Historically, there are a couple of reasons women have not had aliyot, gone up to the bimah to either say the blessing for the Torah reading or chant it themselves. One reason involves kavod ha tzibbur, or honor of the congregation. Put (very, very) simply, kavod ha tzibbur posits that a situation in which anyone other than a serious and thoughtful man, a pillar of the community, standing at the bimah and engaging in a ceremonial way with the Torah runs a risk of imperiling the dignity of the congregation (this is particularly true if the person at the bimah can be said in any sense to represent the congregation before God). This would seem to argue for having individual synagogues make their own decisions about who is and is not grave and decorous enough to be at the bimah. It also makes a good case that those who are at the bimah should take being up there extremely seriously.

But as Leora Tannenbaum, an Orthodox woman writing for Tikkun, has argued, there’s no reason to believe that women would take this any less seriously than men—and indeed much to suggest the opposite. “When I am learning and practicing my leyning, I feel as though the Torah is inside my head, heart, and body. It is an organic part of me,” she wrote. “Why would anyone want to deny this experience to girls and women?

At the start of the last century, groups known as “partnership minyanim” began springing up in communities in the United States and in Israel. These services feature both men and women taking part in leading services, including receiving aliyot. Such congregations also use mehitzas to separate the seating according to gender. One of the first such communities was Kehillat Shira Hadasha in Yerushalayim. Halakhic defenses of such services came from responsa by Rabbi Mendel Shapiro and Rabbi Daniel Sperber. But objections to these opinions from other Orthodox rabbis have concluded that either they have insufficient authoritative halakhic underpinnings or that, while women might in certain circumstances be permitted to have an aliyah, it is not fitting for women to chant every Torah portion on every occasion.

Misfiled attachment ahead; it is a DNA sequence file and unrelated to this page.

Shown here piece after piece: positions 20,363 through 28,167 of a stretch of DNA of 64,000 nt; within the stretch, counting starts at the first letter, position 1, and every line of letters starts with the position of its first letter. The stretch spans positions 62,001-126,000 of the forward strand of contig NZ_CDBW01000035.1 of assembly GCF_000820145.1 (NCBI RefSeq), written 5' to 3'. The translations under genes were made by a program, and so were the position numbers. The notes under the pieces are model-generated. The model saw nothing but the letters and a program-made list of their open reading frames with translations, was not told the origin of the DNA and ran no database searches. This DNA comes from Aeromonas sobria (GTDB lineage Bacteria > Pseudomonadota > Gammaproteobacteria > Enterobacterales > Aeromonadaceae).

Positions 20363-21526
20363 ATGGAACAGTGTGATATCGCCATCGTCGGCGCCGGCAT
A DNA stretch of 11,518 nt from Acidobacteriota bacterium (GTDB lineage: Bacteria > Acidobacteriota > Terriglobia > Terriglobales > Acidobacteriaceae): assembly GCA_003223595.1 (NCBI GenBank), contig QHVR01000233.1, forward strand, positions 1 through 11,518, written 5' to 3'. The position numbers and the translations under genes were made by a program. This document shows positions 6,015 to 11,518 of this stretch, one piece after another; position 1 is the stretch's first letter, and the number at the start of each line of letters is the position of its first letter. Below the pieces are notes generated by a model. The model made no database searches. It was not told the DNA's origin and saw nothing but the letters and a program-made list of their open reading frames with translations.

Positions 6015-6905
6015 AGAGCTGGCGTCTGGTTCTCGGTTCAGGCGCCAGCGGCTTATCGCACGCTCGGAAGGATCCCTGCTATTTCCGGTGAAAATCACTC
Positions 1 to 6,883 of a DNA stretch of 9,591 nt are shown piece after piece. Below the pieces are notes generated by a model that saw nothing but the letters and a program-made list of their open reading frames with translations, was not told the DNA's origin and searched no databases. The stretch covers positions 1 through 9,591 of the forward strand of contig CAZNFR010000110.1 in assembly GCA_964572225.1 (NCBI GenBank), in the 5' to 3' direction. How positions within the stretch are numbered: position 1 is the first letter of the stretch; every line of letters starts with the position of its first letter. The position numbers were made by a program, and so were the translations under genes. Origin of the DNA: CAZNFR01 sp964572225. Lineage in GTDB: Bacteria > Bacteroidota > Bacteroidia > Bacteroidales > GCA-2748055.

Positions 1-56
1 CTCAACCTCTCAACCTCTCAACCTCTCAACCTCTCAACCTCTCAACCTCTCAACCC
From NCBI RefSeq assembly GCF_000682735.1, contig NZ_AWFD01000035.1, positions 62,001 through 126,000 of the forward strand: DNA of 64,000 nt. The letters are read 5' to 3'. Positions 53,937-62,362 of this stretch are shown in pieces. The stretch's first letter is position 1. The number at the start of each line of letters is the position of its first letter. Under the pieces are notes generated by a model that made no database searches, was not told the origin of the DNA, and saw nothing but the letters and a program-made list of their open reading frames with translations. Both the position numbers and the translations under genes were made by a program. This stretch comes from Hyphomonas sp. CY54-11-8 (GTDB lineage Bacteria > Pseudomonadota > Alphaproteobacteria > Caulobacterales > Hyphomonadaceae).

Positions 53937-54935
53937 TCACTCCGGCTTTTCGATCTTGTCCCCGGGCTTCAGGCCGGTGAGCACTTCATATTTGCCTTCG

But at my synagogue, which is unaffiliated but most closely identified with the Conservative Jewish tradition, women do at least half of the leyning duties on Shabbat and on Mondays and Thursdays when the Torah is read. A regular Torah-chanter is my friend Harriet Goren, who learned to leyn as an adult and who has subsequently gone on to teach others to do it. Harriet went to an Orthodox Hebrew school but really came to informed religious life in adulthood. She had been an accomplished choral singer before she learned to leyn; and yet when asked what characterized her first experience chanting Torah she replied seriously and without hesitation, “Utter terror.” This is someone who was used to performing in public, but, she quickly discovered, chanting Torah is not the same thing. While the Torah service does seem to have elements of theater and performance, she clarifies, “what’s really happening up there in the midst of that intensity at the bimah is all about giving kavod to the Torah,” and it requires “humility—being aware of what you don’t know.”

One of her recent adult students was Rutie Havazelet, who grew up Orthodox, and whose father is an Orthodox rabbi. Rutie always enjoyed singing along with the ancient melodies in shul growing up, and she felt a desire to be closer to it. Once she became an adult and began attending a Conservative shul, friends there suggested they learn to chant Torah for a birthday that they shared. When I asked her what her father’s reaction was, she smiled broadly. “He was excited!” she said. In fact, he even insisted on being present at that moment.

I asked both Rutie and Harriet how they would characterize the experience of being at the bimah to chant, and they both agreed it is like being in a trance. You are hyper-aware, and the force of your concentration pushes you into an altered state of consciousness. “It’s necessary,” says Harriet, “to be open and sort of untethered, yet fully focused. You’re naked, in a way. On some certain level you have to have a lot of trust. Open yourself up in a way that lets God in.” But there is also another angle, Rutie added: “You become part of something bigger and older than yourself.” Both she and Harriet noted the importance of contributing to their community—part of doing their part. “There came a time when I understood I had a responsibility to do it; this is something I can do,” Harriet said. “I should contribute because I belong to this community. I felt lucky to get asked. I feel that way every time.”